No, that’s not what some Red, White & Blog readers are chanting today in anticipation of the column’s hiatus following this final 2012 post. It is what Barack Obama tweeted after taking Ohio’s electoral votes and locking up a second term for his presidency. But given the role some newer media – like Twitter – played in the down-to-the-wire race, maybe the Prez should’ve tweeted “four more screens.”
It’s probably not possible to figure out exactly what role media, especially social media played in the final outcome, but it clearly is, and will continue to be, a growing factor in political races. At the height of last night’s election returns frenzy, Twitter clocked a record 328,000 tweets-per-minute.
To understand the role online and social media played in shaping the sentiment of voters leading up to Election Day, we asked “interest graph” and “brand graph” trackers 33Across to analyze the “social personas” of the Republican and Democratic voters, and to look at how they searched and shared queries about their major concerns about the two parties’ candidates.
Overall, both Republican and Democratic voters over-indexed in online usage vs. the general population, and Republicans were even bigger “sharers” of content than Democratic users. Democrats were bigger consumers of online video. Beyond that, the big role online media appears to have played was in how voters searched, analyzed and spread the word about their primary concerns.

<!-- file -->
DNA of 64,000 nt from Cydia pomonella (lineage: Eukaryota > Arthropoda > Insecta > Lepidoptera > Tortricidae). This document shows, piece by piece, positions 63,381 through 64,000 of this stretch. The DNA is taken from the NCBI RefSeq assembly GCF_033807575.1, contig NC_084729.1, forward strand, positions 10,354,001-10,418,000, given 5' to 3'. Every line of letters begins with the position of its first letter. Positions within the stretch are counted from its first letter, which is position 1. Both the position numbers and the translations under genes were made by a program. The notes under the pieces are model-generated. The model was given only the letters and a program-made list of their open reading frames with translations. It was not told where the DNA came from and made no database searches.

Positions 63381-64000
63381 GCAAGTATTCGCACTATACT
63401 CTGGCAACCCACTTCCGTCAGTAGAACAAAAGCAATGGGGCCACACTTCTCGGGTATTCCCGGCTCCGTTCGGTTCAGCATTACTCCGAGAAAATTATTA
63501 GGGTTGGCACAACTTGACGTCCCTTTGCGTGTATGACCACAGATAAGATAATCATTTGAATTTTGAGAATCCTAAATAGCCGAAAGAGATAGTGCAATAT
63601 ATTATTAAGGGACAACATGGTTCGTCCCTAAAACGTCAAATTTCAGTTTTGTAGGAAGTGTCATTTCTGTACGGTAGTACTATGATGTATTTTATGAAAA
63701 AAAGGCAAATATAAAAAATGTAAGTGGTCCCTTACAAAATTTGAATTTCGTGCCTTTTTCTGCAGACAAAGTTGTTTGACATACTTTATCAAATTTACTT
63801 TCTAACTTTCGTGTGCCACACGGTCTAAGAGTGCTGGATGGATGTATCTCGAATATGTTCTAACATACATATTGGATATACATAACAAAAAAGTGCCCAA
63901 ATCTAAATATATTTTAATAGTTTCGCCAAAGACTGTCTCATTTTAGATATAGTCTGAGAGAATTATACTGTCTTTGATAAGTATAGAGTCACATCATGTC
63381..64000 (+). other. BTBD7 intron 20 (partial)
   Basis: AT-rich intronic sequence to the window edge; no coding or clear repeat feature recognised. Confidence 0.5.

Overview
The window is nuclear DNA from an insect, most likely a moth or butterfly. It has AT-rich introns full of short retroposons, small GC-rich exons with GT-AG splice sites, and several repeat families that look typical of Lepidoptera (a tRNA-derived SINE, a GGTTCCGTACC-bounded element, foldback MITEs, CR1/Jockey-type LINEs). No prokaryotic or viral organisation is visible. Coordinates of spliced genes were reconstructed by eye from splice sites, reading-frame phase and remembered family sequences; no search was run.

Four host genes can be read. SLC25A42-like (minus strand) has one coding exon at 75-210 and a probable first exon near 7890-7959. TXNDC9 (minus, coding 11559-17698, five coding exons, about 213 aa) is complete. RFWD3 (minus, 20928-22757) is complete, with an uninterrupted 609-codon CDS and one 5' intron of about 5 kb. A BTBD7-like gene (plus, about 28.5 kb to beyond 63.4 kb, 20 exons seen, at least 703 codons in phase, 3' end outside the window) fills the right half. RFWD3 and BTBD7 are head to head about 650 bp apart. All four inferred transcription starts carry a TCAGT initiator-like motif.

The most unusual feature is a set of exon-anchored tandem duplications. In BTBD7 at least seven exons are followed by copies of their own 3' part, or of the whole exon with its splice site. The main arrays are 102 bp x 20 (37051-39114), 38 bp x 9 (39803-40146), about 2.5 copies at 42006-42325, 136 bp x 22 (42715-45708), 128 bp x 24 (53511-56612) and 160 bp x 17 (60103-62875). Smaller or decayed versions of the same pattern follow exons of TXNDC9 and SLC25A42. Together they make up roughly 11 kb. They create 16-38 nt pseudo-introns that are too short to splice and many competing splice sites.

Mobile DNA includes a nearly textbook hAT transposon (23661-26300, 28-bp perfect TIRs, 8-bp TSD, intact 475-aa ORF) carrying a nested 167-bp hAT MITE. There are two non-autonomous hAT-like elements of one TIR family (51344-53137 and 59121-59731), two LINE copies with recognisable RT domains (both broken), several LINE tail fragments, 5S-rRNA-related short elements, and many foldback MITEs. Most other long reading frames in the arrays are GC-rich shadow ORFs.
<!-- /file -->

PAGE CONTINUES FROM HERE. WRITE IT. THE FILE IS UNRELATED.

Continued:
The results may be a telling forensics of Tuesday’s results, according to Allie Kline, CMO of 33Across, because it shows that while concerns moderate overall for the two candidates, they remained higher for Mitt Romney, and generally were “character-based” as opposed to the major concerns surrounding President Obama, which were more “fact-based.”
The No. concern about Obama, for example, was his attention to “small businesses,” which moderated slightly following the debates, but was still queried by about a quarter of all “Obama” related searchers. Obama’s No. 2 concern, where he was born, moderated dramatically after the debates.
The chief concerns surrounding Romney – is wealth, tax returns, religion, perceived greed and flip-flopping – remained high or was growing leading up to Election Day.
“Those are big issues to overcome from September to October, and oddly enough, many of them have grown,” Kline said.
Top Concerns About Presidential Candidates
Source: 33Across, pre- and post- the three presidential debates. Methodology: Extrapolation from the aggregate of all searches related to keywords “Obama” and “Romney” categorized by issue.